Budget does not go far enough for hospitality and leisure sector

1 November, 2018

Some measures appear to give a welcome shot of relief to the sector. The Chancellor’s Halloween-week announcement was a bit of a “trick or treat” budget.

We have no doubt that the business rate reduction for smaller operations was very much needed, and will be widely welcomed. Nevertheless we think many people may have seemed to have forgotten that, just a month ago, business rates were increased by 2.4%, which would generate £728m in additional revenue for the Government.

It is unclear about the total value of the business rate reduction for small businesses, announced in this week’s budget, and it would be interesting to see to what extent one counter-balances the other, so the reduction in business rates may not be as beneficial as it seems on face value.

The budget seemed, on face value, to go some way towards assisting smaller retailers and restaurateurs but offered no help for the larger companies. In the current landscape, the larger corporate businesses on the High Street are suffering just as much, if not more, than the smaller ones.

Over the past few years we have seen household names such as Woolworths, BHS and Toys R Us disappear from the High Street, as well as large anchor businesses such as House of Fraser and, more recently Debenhams, closing stores. The issue here is that if the Government does not help these larger businesses, and they continue to fail, the businesses around them will also suffer.

There is no doubt that these anchor tenants are the key to attracting high footfalls in certain High Streets, which support our food and beverage sites across the country, as well as smaller businesses. For some pubs and restaurants on High Streets, the disappearance of Debenhams could prove catastrophic.

While the business rate reduction would undoubtedly be welcomed by smaller operators, the increase of the minimum wage will continue to create challenges. Businesses are already struggling to employ the same number of staff that they used to, resulting in a reduction of staffing levels.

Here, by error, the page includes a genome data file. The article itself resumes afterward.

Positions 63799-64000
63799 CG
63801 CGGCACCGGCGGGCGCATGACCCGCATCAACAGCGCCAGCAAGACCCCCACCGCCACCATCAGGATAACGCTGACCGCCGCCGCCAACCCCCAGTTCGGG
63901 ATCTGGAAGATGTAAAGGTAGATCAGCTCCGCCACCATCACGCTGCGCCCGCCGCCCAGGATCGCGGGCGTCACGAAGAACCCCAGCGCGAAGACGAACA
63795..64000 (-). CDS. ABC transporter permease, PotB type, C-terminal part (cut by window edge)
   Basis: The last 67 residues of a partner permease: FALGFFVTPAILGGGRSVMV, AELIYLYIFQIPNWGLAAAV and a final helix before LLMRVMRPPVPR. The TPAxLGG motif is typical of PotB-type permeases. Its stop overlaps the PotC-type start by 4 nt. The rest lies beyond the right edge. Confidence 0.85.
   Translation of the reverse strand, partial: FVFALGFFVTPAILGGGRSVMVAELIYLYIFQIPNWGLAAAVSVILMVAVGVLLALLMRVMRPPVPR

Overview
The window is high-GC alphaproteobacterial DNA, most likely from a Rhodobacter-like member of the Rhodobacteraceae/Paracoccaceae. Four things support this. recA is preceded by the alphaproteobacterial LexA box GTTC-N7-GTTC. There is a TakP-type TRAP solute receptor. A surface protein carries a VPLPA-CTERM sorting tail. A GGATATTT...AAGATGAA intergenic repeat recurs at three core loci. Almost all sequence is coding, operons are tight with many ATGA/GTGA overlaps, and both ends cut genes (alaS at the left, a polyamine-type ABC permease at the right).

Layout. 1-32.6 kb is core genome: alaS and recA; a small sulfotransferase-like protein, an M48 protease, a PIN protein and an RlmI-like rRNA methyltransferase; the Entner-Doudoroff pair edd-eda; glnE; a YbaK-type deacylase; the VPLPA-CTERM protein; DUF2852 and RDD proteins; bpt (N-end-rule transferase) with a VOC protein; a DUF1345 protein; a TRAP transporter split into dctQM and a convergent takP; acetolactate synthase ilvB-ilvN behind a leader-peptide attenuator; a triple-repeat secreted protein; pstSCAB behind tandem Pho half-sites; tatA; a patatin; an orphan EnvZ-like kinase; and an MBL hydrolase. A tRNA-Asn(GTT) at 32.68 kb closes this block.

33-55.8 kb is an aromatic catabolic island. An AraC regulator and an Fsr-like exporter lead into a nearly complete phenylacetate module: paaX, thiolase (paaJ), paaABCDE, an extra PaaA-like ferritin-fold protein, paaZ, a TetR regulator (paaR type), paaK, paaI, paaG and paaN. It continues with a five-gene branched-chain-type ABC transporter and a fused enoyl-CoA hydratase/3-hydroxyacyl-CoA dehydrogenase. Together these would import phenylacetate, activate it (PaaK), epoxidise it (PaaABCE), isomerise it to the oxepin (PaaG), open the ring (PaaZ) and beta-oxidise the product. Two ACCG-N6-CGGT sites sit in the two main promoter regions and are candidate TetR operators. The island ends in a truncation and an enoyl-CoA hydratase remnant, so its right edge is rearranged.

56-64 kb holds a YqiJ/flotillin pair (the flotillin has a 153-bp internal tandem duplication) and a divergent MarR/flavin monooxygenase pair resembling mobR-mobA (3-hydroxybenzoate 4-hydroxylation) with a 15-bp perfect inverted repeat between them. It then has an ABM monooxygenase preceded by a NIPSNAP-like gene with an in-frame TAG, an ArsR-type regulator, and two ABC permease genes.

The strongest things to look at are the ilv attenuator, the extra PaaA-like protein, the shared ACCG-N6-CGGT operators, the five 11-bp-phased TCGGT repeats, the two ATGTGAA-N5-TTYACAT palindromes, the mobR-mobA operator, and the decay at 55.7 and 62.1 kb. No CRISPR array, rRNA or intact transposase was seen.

It is very subtle in some businesses, and less so in others. If you look at how McDonalds, for example, has introduced their self-order systems. This is a direct reaction to the increase in minimum wage, and therefore increased business costs. The Government needs to be aware that while the minimum wage can be seen as a good thing, they need to ensure it does not result in leaving lower-skilled people without work as the tasks they performed are carried out by technology moving forward.

On the same day that Chancellor Phillip Hammond delivered his budget, it was reported that more than a third of the UK’s top 100 restaurant groups are now loss-making. Figures from accountancy firm UHY Hacker Young say profits at the top 100 groups fell by 80%, from £194million 12 months ago to just £37million.

Popular dining destinations such as Gaucho, Strada and Prezzo have all shut several of their restaurants in recent months, with other big names such as Jamie’s Italian and Gourmet Burger Kitchen also suffering.

The hospitality industry is the fourth biggest employer in the UK and makes a significant contribution to the nation’s economy, so it would have been nice if the Government had acknowledged this in the budget, which did not go far enough to support the sector.

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